Pennsylvania Perspective for Thursday, March 16, 2023
March 16, 2023
March 16, 2023
Earlier this afternoon, the bipartisan State House Ethics Committee met for the first time this session to adopt rules. Notably, the committee will now accept complaints for behavior dating as far back as five years, and will soon allow complaint forms to be submitted online. The changes come in the wake of Democratic Representative Mike Zabel’s resignation — effective today — for alleged sexual harassment. In related news, House Speaker Joanna McClinton has issued a writ calling for a May 16 special election to fill now-former Rep. Zabel’s Delaware County seat. PennLive has more.
Republican State Representative Seth Grove of York County is calling out Governor Josh Shapiro’s $44.4 billion budget proposal — namely, what Rep. Grove calls a masking of a $2 billion structural deficit, drawn from the state’s approximately $6 billion surplus. This practice has been in place since the administration of Republican Governor Tom Corbett. The Pennsylvania Capital-Star has more.
With his campaign for Pennsylvania auditor general officially underway, State Representative Malcolm Kenyatta has unveiled a three-point plan that details how he would run the office, which includes re-establishing the school audit bureau that current Auditor General Timothy DeFoor eliminated during his tenure. City & State Pennsylvania has more.
Earlier this year, the Pennsylvania Commonwealth Court handed down a landmark decision that declared the state’s current school funding formula unconstitutional. During a visit to a Philadelphia school on Wednesday, Governor Josh Shapiro assured residents that his Republican colleagues in the General Assembly have indicated that they do not plan to appeal this decision. The Philadelphia Inquirer has more.
Employees of Penn State University are bracing themselves for layoffs in light of recent revelations from school leadership that this year’s budget cuts will be greater than initially expected. Spotlight PA has more.
In an attempt to cut its emissions, U.S. Steel has announced that it plans to close three of its 10 coke batteries — which bake coal to make coke as an integral part of the steel manufacturing process — in Clairton this month. While the company has stated that it would reassign the 130 workers who will be impacted, it is unclear where said workers will be reassigned. StateImpact Pennsylvania has more.
Six of the 12 Democratic candidates for mayor are former City Council members. Of those, five voted to cancel a proposed $19 million police budget increase in the wake of the city’s 2020 racial justice reckoning. Now, with public safety likely to be a — if not the — deciding factor in who gets elected, many of these candidates are attempting to distance themselves from this decision, offering potential solutions that walk the line between sufficient Police Department funding and addressing calls for a more just system of public safety. The Philadelphia Inquirer has more.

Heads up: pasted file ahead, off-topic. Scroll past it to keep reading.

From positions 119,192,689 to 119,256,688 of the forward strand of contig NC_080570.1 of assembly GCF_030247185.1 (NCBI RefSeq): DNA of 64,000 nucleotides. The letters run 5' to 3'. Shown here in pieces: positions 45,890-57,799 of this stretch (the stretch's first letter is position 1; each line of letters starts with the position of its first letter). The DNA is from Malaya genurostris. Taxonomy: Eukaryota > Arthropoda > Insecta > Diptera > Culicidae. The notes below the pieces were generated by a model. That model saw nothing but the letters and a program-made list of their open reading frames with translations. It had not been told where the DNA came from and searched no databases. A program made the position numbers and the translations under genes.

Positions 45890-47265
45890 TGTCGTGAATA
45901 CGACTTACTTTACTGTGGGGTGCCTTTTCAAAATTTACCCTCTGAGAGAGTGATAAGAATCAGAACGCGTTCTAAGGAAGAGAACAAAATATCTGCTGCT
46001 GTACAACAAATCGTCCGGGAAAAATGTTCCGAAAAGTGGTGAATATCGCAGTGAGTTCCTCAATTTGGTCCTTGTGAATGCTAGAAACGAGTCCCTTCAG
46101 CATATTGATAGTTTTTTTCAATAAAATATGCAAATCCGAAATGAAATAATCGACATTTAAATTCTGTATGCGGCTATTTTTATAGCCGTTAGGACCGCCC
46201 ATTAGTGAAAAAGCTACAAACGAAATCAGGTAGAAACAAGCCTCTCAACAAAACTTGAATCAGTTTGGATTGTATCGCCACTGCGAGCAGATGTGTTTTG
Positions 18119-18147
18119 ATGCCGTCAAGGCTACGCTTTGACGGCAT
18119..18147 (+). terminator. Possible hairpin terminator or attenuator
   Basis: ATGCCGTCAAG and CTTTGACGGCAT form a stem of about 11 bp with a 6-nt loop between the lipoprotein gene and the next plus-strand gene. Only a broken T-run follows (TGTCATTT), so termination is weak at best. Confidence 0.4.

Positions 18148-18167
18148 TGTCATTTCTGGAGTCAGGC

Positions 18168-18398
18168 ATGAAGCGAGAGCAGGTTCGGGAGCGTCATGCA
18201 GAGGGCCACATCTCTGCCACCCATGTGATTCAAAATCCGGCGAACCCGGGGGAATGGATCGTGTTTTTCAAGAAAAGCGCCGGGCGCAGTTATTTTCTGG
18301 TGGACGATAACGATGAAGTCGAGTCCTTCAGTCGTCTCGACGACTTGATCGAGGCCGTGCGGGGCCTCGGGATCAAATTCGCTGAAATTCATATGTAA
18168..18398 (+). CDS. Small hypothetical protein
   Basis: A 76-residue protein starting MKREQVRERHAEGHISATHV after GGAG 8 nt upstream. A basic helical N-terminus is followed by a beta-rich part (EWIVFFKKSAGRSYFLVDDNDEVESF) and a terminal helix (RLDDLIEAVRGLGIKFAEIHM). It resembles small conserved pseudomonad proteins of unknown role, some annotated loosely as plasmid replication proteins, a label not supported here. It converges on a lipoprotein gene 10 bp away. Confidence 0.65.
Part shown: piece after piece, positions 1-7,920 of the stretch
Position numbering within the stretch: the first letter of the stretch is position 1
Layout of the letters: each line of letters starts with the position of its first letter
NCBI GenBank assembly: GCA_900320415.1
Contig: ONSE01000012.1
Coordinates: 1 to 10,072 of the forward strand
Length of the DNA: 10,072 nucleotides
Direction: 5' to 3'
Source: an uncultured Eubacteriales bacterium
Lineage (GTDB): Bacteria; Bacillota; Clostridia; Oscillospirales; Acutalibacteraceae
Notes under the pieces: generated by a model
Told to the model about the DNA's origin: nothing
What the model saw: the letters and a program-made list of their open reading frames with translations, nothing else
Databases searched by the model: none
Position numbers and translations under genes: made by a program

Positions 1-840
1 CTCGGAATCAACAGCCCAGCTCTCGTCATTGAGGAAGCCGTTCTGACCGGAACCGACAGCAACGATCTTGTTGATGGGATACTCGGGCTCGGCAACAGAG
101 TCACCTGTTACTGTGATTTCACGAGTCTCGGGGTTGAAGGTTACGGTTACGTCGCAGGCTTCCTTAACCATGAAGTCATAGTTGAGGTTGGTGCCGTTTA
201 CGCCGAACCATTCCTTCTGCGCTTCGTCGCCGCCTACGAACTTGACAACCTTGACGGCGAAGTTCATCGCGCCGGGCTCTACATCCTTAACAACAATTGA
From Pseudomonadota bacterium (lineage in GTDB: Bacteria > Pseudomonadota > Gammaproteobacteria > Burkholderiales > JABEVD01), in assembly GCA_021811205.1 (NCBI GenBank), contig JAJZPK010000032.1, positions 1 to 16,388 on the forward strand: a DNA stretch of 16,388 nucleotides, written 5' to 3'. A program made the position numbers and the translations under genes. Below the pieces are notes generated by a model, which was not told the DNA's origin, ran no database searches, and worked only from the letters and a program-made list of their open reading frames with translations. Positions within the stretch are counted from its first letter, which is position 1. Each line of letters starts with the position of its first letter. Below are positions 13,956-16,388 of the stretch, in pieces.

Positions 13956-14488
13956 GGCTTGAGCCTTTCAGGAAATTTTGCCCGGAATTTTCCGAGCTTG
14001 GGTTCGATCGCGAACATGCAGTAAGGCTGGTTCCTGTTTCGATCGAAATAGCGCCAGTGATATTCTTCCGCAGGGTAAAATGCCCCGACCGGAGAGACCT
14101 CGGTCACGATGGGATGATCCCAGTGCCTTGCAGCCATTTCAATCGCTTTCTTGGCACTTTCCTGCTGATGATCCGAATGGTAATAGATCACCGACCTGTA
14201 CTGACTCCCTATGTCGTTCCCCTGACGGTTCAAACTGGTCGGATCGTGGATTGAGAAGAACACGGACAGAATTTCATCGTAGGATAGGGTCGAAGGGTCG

On Tuesday, six Democratic candidates for mayor met to debate issues of affordable housing and historic preservation. The BUILD Philly forum — hosted by some of the city’s most prominent developers, landlords, and preservationists — allowed the candidates to weigh in on topics including Philadelphia’s built environment, property tax abatements, rent control, and in-person office work. The Philadelphia Inquirer has more.
Former Mayor Michael Nutter has formally endorsed former City Controller — and veteran of his administration — Rebecca Rhynhart for mayor. He has lauded her as a “very smart person” who “pays attention to details,” and stated that Philadelphia is “overdue” for a female mayor. WHYY has more.
Philadelphia’s “coffee can of destiny” has spoken. Candidates for various municipal offices drew their ballot positions for the May 16 primary from the infamous Horn & Hardart coffee can yesterday. Numerous studies have shown that ballot placement can influence election outcomes, especially in low-turnout elections among low-information voters. Billy Penn has more.
U.S. Senator from Pennsylvania John Fetterman will be opening a regional office on Grant Street in downtown Pittsburgh, according to an announcement made by Fetterman State Director Joe Pierce this morning. The Pittsburgh Post-Gazette has more.
Pittsburgh City Council voted Tuesday to approve a measure that will expand the Allegheny River Greenway into city-owned parcels that are not appropriate for development due to risk of landslides. The Pittsburgh Tribune-Review has more.
A recent Forbes article has declared Pittsburgh one of the nation’s best incubators for robotics and artificial intelligence, due in large part to particularly strong connections between its academic, business, and government sectors. Read more here
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